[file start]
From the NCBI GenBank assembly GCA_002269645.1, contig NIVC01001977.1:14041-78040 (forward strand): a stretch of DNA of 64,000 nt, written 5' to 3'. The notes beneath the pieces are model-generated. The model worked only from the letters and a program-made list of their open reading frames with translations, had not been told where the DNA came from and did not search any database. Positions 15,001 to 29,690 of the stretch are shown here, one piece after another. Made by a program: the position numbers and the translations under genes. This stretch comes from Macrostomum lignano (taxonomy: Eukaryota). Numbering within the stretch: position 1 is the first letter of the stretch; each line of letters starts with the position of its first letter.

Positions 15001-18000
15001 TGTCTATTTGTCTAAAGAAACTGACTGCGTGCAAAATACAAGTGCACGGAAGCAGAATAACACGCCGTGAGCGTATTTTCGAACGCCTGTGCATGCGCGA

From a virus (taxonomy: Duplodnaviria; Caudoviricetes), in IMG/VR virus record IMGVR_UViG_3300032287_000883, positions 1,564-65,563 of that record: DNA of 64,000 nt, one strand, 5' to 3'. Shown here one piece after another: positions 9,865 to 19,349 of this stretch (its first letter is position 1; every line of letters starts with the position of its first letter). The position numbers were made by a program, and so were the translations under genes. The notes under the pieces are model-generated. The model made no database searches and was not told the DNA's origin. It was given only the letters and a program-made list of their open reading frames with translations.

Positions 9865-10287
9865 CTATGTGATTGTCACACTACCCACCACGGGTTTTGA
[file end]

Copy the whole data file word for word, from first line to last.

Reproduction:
From the NCBI GenBank assembly GCA_002269645.1, contig NIVC01001977.1:14041-78040 (forward strand): a stretch of DNA of 64,000 nt, written 5' to 3'. The notes beneath the pieces are model-generated. The model worked only from the letters and a program-made list of their open reading frames with translations, had not been told where the DNA came from and did not search any database. Positions 15,001 to 29,690 of the stretch are shown here, one piece after another. Made by a program: the position numbers and the translations under genes. This stretch comes from Macrostomum lignano (taxonomy: Eukaryota). Numbering within the stretch: position 1 is the first letter of the stretch; each line of letters starts with the position of its first letter.

Positions 15001-18000
15001 TGTCTATTTGTCTAAAGAAACTGACTGCGTGCAAAATACAAGTGCACGGAAGCAGAATAACACGCCGTGAGCGTATTTTCGAACGCCTGTGCATGCGCGA

From a virus (taxonomy: Duplodnaviria; Caudoviricetes), in IMG/VR virus record IMGVR_UViG_3300032287_000883, positions 1,564-65,563 of that record: DNA of 64,000 nt, one strand, 5' to 3'. Shown here one piece after another: positions 9,865 to 19,349 of this stretch (its first letter is position 1; every line of letters starts with the position of its first letter). The position numbers were made by a program, and so were the translations under genes. The notes under the pieces are model-generated. The model made no database searches and was not told the DNA's origin. It was given only the letters and a program-made list of their open reading frames with translations.

Positions 9865-10287
9865 CTATGTGATTGTCACACTACCCACCACGGGTTTTGA